League of Extraordinary Youth Battle R.I. Invasives

The Rhode Island Youth Conservation League employs teenagers to work at the state’s collection of preserved space, such as the Emilie Ruecker Wildlife Refuge in Tiverton. (Frank Carini/ecoRI News photos)

Eco RI News:

For five weeks this summer, six high-school students and a college sophomore will tear, chop, cut and pull oriental bittersweet, black swallow-wort, privet and a host of other invasive plant species from conserved lands across the state.

The Rhode Island Youth Conservation League was created seven years ago by the Rhode Island Natural History Survey, the Audubon Society of Rhode Island and the Rhode Island chapter of The Nature Conservancy. It was formed as a follow-up to the Natural History Survey’s 2010 Forest Health Works Project summer youth crew.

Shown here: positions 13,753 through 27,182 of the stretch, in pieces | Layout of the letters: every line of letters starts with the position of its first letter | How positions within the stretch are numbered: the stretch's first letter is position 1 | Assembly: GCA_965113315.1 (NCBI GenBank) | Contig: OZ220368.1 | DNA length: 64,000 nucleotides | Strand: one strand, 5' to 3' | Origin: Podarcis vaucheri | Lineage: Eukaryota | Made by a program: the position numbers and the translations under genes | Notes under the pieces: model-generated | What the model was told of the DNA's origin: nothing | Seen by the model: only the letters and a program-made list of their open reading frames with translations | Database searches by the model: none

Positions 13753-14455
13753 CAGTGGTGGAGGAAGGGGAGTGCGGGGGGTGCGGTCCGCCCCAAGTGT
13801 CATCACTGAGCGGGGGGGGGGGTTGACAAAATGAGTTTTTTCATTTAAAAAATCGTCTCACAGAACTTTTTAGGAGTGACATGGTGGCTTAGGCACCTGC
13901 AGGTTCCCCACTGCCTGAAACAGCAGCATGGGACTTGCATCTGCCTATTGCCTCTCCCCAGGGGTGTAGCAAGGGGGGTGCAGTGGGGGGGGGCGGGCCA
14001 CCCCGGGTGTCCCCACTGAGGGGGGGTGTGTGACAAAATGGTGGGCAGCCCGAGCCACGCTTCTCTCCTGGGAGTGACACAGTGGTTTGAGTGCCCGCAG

On a late-July day ecoRI News caught up with the six teenagers — Keishla Santiago-Garcia, Edward Moniz, Courtney Naughton, Deanna Phan, Grace Rumowicz and Anna Stansfield. The high-school sophomores and juniors from North Kingstown, Central Falls and The Greene School were at the Emilie Ruecker Wildlife Refuge on Seapowet Avenue. Wearing matching yellow T-shirts, the students, led by Audubon Society conservation assistant Kyle Hess and University of Rhode Island sophomore Brittany Amaral, were clearing trails of fast-encroaching oriental bittersweet and in-the-way tree branches. They also spent a considerable amount of time avoiding poison ivy.

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